Field Notes: Thai Raptors

“Raptors” is the imprecise word that WC uses for falcons, hawks, eagles and buzzards. East Asia – or at least Thailand – seems to have a much greater variety of raptors than the New World. Here’s a selection of seven or so that WC photographed in Thailand this year and some brief notes on each. Photographing darkish birds against a bright sky is always problematic; these aren’t great photos. But they do show field marks and reveal the variety of raptors the country offers.

Eastern Marsh Harrier, Buen Boraphet, Thailand

The Eastern Marsh Harrier is a cogener to the more familiar New World Northern Harrier. Both are members of the genus Circus and, as you might expect, have much the same hunting style. This species winters in Indochina and other parts of southeast Asia, and breeds further north in Siberia, Mongolia and northern China.

Crested Serpent Eagle, Kaen Krachen, Thailand

This species has a wide range, a diet much broader than its name would suggest, and variable coloration. A study in India found it ate some 173 different prey items, ranging from termites and earthworms to reptiles and small mammals. The species seems quite adaptable to habitat disturbance, including logging. The systematics of this bird are completely unsettled; the numerous subspecies may prove to be full species.

Crested Goshawk, Kaen Krachen, Thailand

(This is a tight crop and the bird is still small in the frame; it was a long ways off.) Another species distributed across southeast Asia and India, this is a forest hunter, like its fellow Accipiter, North America’s Northern Goshawk. The eleven subspecies vary widely in size, ranging length from 30 to 46 centimeters, and wingspan from 224 to 450 centimeters. Preferred prey depends upon size/subspecies, but includes small mammals, lizards, frogs, birds and even large insects.

Black Baza, Kaeng Krachan N.P., Thailand

Mrs. WC spotted this bird along the side of the road. Black Baza are in a different genus than Accipiters like the Crested Goshawk, but still in the family Accipitridae. This is a southeast Asia species, generally found below 3,000 feet but in a variety of habitat types. It’s mostly an insectivore, although has been documented feeding on small mammals and reptiles. As you can see from the comparatively large eye, this is a crepuscular species.

Oriental Honey Buzzard, Doi Inthanon N.P., Thailand

Another member of the family Accipitridae, but in the genus Pernis, this remarkable species feeds primarily on social bees and wasps, their larvae and chunks of honeycomb and honey. It will take small mammals and reptiles, primarily to feed its young, but those are incidental. The species has a number of adaptations to deal with stinging insects, extracting larvae and digging out nests: scale-like feathers around the eyes, a long cere (a waxy, fleshy covering on the base of the upper bill), slit-like nares (nostril openings, more or less), a thin bill with hooked tip and long digits on its feet. Honey Buzzard, indeed.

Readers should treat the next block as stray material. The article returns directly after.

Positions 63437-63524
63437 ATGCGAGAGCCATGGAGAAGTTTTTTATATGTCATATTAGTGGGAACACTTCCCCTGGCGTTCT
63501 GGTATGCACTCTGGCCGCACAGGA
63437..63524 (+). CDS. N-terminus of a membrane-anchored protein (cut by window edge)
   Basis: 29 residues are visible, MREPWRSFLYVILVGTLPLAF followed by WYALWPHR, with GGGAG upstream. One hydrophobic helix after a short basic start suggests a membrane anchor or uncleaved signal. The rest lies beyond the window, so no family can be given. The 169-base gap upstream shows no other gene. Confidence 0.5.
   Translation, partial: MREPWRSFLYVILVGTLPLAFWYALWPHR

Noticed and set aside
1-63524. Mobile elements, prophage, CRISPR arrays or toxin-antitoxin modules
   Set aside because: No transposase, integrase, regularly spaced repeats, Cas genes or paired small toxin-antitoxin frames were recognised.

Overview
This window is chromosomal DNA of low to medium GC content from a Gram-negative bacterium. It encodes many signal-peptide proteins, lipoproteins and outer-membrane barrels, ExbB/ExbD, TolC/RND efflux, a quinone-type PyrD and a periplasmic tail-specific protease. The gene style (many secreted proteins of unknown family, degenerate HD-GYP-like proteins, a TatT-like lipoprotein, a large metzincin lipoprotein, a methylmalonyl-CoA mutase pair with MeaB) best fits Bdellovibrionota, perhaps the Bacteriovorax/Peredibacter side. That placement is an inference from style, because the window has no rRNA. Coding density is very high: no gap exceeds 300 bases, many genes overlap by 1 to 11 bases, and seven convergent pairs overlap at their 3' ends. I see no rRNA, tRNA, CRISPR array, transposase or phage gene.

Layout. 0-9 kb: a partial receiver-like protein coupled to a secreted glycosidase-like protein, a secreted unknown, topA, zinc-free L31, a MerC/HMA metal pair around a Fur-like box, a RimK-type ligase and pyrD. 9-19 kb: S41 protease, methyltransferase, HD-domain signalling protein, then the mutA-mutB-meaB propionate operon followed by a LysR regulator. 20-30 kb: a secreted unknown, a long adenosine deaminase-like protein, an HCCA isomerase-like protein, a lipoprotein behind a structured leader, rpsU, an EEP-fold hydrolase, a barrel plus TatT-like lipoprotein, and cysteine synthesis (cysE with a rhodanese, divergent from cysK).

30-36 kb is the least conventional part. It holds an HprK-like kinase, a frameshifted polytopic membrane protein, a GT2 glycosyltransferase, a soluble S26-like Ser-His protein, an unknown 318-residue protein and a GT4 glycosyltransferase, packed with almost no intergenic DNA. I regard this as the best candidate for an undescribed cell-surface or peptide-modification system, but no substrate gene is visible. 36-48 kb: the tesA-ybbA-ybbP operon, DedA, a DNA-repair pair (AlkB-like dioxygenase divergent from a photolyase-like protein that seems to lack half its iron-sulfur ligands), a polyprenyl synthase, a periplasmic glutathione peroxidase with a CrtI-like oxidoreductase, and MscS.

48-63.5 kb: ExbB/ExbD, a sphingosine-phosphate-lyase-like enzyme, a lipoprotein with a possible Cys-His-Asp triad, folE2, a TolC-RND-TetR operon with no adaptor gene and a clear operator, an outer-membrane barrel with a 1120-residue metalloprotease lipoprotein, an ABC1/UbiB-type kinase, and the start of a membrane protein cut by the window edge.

Collared Falconets, Doi Inthanon N.P., Thailand

(Another case where the birds were very far away and the crop is very high.) This is one of the tiniest Falcons, of the family Falconidae. This species really is truly tiny, smaller than a Northern Shrike, just 30-50 grams, but can capture and kill birds as large as Pipits. It’s primarily an insectivore, but is known to take small birds. It’s found in southeast Asia with an additional isolated population in the Himalayas. We worked pretty hard to find this bird.

Black-eared Kite, Doi Chang Dao, Thailand

Finally, here’s a Black-eared Kite, depending who you talk to a subspecies of Black Kite (Milvus migrant lineatus) or a separate species. It is very widely distributed, in Asia from the Urals to Japan, south to southern India and the Indochinese Peninsula. It has a generalist diet. In flight, at least WC, it looks more like an eagle than an Accipiter.

Altogether, WC saw 17 species of raptors in Thailand and got photos of varying quality of 12 of them. It would be a very good trick to find that many in the U.S. in a comparably sized area.